BRUSSELS - The latest tit-for-tat EU-China trade disputes could signal worse to come but both sides have a lot to lose if things get out of hand and harm the much-needed economic growth they seek, analysts said.
In May alone, the two have locked horns over solar panels, steel tubes and telecoms equipment, sparking fears of a trade war between two of the world's biggest trading partners.
Analysts said the increase in tensions could simply reflect the fact that both are feeling the pressure from a sharp economic slowdown.
China grew at its slowest pace in 13 years in 2012 while the EU economy, sapped by the debt crisis and soaring unemployment, is mired in a record-long recession.
"I think the fact that the EU is in a negative growth spiral cannot be divorced from their trade actions with China," said Sergio Marchi, head of the Marchi Group management consultancy and former Canadian International Trade Minister and ambassador to the World Trade Organization.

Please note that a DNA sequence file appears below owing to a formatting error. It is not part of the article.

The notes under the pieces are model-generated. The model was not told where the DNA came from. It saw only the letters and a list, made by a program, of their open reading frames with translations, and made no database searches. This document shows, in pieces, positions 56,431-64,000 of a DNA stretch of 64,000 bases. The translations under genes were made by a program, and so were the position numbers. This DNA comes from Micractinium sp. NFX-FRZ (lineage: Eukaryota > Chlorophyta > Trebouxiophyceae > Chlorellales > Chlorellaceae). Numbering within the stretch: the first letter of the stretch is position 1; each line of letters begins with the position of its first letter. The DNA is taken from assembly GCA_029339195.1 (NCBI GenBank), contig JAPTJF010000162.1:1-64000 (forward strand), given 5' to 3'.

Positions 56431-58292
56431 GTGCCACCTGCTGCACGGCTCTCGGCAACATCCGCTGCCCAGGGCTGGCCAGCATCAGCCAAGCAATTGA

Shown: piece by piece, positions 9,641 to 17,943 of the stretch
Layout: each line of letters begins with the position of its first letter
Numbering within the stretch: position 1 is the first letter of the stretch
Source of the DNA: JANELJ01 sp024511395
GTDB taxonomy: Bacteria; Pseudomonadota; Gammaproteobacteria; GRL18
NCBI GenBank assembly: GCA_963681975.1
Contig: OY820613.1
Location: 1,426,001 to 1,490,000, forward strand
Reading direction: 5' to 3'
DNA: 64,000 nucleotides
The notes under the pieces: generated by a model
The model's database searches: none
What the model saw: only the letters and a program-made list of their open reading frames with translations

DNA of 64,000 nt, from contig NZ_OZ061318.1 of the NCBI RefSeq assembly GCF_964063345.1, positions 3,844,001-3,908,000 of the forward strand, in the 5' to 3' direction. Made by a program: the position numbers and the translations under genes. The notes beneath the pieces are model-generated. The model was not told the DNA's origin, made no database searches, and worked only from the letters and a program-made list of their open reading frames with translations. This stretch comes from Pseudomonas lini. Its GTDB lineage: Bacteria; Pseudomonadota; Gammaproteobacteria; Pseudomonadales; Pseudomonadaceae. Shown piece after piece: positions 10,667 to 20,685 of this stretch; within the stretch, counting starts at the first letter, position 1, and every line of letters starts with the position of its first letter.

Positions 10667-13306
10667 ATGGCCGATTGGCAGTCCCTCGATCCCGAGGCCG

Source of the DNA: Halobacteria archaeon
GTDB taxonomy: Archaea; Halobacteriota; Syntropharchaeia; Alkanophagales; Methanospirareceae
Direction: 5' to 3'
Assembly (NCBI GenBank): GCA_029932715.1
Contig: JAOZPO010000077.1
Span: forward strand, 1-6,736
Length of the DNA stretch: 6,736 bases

EU political leaders "at this time of job losses and economic hardship want to demonstrate to their constituents that they are tough in the face of any challenges from China," Mr Marchi said.
But the danger is that they go too far.
"The EU must be careful in not overplaying its hand. China understands politics but they don't like being put on the public spot, especially if it runs the risk of losing face publicly.
"If they decide to fight back, then the EU might be facing a lose-lose scenario," Mr Marchi added.